22 May, 2014

Vervet monkeys, the big 7 and the small 5 at Addo

 - gardening for biodiversity 
in Cape Town, South Africa

Driving across the Karoo in March 2010, we are heading for Addo. The aloes have huge spikes of buds, where we see red begin to glow. Animal in the road? We get closer - it’s a little kangaroo hopping across the road? A troop of vervet monkeys! They disappear into the straggle of thorn trees along the dry river bed. 

Vervet monkey

Vervet monkey

At Matyholweni - Xhosa for ‘in the bush’ (near the Sundays River mouth) the vervets visit. One very young monkey, watched us carefully, one eye visible between the leaves. Feathered grey fur surrounds a black mask on an intelligent and lively face. No question - the lights are on and someone’s home! 

Vervet monkey

From Paul Rose’s The Wildlife of South Africa 
Cercopithecus aethiops (again not ‘Ethiopia’) is widely distributed throughout the country wherever there is dense bush or thick forests (but the desolation of the Karoo?) They eat fruit, insects, birds, and their eggs, roots and bulbs, and whatever crops they can raid. Male weighs about 4,5 kg. 120 cm long, more than half of that is tail. Their enemies are leopards, large birds of prey, and snakes. And for each, they have a particular, separate, warning cry. 

Vervet monkey

Vervet monkey
thereby hangs a tail 

The Big Seven includes the Great White Shark and the Southern Right Whale (sadly he was the right one to hunt. Unsinkable). Addo reaches from the Zuurberg mountains to Bird Island with Cape Gannets and St Croix Island with penguins. 

The Big Five? Elephant, rhino, lion, leopard and buffalo. Males have large horns, which meet at the centre. This central boss is bulletproof. 


Paul Rose - The wildlife of South Africa 
When aware of being chased, a buffalo will circle back on its tracks and await its pursuer. A charging buffalo puts its nose forward, nostrils flaring, and its horns back over its shoulders. With open eyes and bellows of rage, it will charge straight at its enemy, lowering its horns when at close range. It will viciously gore and knead its victim into the earth until little is left of him.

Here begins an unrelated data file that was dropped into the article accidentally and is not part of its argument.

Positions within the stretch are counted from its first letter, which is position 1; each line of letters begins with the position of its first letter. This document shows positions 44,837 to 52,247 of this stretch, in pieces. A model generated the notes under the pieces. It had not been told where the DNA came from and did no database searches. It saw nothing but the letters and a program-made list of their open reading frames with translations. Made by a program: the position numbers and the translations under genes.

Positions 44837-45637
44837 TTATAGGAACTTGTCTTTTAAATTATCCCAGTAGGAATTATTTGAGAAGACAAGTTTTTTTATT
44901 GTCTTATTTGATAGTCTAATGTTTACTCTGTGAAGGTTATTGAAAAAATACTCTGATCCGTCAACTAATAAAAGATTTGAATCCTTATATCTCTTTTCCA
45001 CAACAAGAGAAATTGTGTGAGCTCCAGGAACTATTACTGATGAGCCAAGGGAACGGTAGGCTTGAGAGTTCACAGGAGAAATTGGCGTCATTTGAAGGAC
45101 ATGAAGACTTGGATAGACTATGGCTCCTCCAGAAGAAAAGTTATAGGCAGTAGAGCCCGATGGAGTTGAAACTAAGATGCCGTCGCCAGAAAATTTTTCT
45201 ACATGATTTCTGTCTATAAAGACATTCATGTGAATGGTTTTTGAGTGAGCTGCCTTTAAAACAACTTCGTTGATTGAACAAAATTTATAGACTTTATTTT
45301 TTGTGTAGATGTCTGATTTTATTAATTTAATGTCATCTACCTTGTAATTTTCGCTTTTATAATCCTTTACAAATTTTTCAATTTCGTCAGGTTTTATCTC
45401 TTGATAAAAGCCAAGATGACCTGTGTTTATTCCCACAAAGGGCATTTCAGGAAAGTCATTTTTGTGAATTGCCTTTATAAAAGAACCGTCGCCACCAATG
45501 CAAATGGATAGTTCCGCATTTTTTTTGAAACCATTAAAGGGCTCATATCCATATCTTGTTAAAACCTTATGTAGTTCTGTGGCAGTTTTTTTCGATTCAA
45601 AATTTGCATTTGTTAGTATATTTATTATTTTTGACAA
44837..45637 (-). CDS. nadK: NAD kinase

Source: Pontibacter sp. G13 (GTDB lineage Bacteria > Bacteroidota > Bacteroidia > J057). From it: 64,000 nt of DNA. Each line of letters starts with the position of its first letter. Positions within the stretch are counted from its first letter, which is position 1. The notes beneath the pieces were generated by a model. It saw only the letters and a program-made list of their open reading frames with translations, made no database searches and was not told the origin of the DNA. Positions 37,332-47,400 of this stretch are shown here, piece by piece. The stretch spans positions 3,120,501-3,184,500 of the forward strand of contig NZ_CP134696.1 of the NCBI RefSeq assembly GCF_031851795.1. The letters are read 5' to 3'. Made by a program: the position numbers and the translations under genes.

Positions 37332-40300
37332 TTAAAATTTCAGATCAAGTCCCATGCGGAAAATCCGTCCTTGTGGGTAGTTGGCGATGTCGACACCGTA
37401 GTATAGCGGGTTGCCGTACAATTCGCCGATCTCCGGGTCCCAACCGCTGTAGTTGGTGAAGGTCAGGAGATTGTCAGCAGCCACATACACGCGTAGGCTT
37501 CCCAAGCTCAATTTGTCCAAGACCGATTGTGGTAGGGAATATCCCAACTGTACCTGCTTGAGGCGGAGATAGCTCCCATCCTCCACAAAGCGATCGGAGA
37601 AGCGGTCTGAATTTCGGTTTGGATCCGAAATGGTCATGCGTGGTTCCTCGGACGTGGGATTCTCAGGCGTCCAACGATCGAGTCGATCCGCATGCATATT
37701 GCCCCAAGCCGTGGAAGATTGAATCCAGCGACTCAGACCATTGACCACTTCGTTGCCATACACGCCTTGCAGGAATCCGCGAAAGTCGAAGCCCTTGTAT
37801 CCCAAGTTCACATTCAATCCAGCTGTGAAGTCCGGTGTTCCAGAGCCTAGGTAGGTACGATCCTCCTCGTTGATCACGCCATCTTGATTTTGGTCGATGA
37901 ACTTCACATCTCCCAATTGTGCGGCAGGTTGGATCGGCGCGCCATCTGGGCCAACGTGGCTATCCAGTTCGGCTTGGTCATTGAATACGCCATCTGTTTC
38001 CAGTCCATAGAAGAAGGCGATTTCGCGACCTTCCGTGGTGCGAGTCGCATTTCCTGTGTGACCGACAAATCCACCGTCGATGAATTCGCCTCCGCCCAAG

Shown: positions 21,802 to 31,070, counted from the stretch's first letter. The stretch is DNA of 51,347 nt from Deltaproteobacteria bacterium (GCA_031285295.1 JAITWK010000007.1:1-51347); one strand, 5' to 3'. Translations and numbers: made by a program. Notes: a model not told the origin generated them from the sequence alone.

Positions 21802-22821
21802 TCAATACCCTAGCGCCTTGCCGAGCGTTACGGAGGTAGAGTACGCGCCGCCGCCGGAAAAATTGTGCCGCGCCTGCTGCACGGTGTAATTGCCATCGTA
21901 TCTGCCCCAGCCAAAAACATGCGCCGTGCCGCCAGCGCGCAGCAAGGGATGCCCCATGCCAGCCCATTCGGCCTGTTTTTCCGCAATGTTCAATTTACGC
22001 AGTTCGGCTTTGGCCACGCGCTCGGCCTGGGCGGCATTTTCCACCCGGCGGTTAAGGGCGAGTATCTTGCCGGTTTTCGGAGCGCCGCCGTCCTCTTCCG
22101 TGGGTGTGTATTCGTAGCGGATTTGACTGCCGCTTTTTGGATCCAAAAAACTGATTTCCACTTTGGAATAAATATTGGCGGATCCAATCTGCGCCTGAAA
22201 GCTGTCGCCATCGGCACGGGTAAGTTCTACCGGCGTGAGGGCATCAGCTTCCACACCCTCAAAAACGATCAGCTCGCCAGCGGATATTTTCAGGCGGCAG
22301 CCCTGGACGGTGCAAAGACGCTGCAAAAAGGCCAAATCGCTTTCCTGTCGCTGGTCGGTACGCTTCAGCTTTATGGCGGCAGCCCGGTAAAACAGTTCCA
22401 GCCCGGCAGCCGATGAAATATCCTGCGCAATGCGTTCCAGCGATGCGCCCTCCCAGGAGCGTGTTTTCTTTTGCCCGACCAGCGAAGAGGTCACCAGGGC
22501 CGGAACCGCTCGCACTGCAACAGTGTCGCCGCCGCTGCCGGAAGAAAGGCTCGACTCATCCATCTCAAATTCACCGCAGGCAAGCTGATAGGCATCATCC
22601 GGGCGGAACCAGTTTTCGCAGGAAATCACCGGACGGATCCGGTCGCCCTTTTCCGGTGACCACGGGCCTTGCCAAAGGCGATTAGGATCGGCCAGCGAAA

Hoping in the soft, hazy morning light to see, something, before they disappear into the shade and shelter of the Addo bush. Striped body is hidden by the dappled shade. 

Kudu in the morning light

A male kudu weighs almost 300kg. They can jump over 2m fences. Bulls will fight each other to death, if their horns interlock, they may BOTH die. Their defence against enemies, is to run like hell. Behold these stately horns, delicately marked face, with a kind expression. Then he turns. Gone. 

The Small Five? Elephant shrew. Ant lion. Red-billed buffalo weaver. Leopard tortoise. Rhino beetle. 

In Addo give way to the dung beetle

Flightless Dung Beetles have right of way in Addo. In fact, even the DUNG has right of way. Don't drive over potential eggs or beetles. They carve off their bit of buffalo dung, form a ball, and roll it away to lay their eggs in, then bury it. Scarab family. Built in trowels on his large front legs. Found amongst the spekboom, with a Vulnerable conservation status. 

Dung beetle

We walked down to the waterhole at the bird-hide (think elephant fence, with an elevated platform to climb up to) Long, bad drought, and there are not many birds. But we did see a jackal. 

Jackal at the water

Pictures by Jurg and Diana Studer  
of  Elephant's Eye on False Bay 

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  1. I love Addo. I used to go up to 4 or 5 times a week when I started working as a tourist guide but these days don't get nearly enough time to visit. Addo does have some amazing animal sighting opportunities. Just a pity you don't get to see leopard.

  2. Thank you so much Diane for sharing these photos with us and thanks for commenting them. While reading your post and looking at the photos I felt like I was strolling along with you in Addo. The kudu is purely magnificent.

    1. as if you were strolling along with me - is what I aim at. Thank you!

  3. the Kudu is stunning, I don't think I have ever saw one before, The water buffalo are so dangerous , oh my! I enjoy your posts so much, its one thing to read in books but to read on such a personnel level is wonderful, to see this through your eyes is wonderful!

  4. What amazing photos and gorgeous animals. The kudu is so lovely. Very graceful and delicate animal. I'm always thrilled with your posts... everything is so different from what I know. An educational and exciting journey to read along with you.

  5. Stunning photos! That vervet monkey sure is cute--are they tame? Dangerous? I can't imagine seeing them in their natural setting. Thanks for sharing!

    1. The vervets are at home in their natural environment. Harvesting wild fruits from the indigenous trees. Happy to supplement their diet with tourist supplies - they took a bottle of Tobasco sauce when my niece was camping! Not tame, not dangerous - but a problem to farmers and vegetable gardens. Will also take domestic poultry ...

  6. wonderful closeup photo of the vervet monkey, certainly looks alert and intelligent. I laughed when I read your wondering if it was a little kangaroo hopping down the road! thx for excellent, enjoyable post.

  7. Wonderfull fotos,pleasure to Watch, greeting from Belgium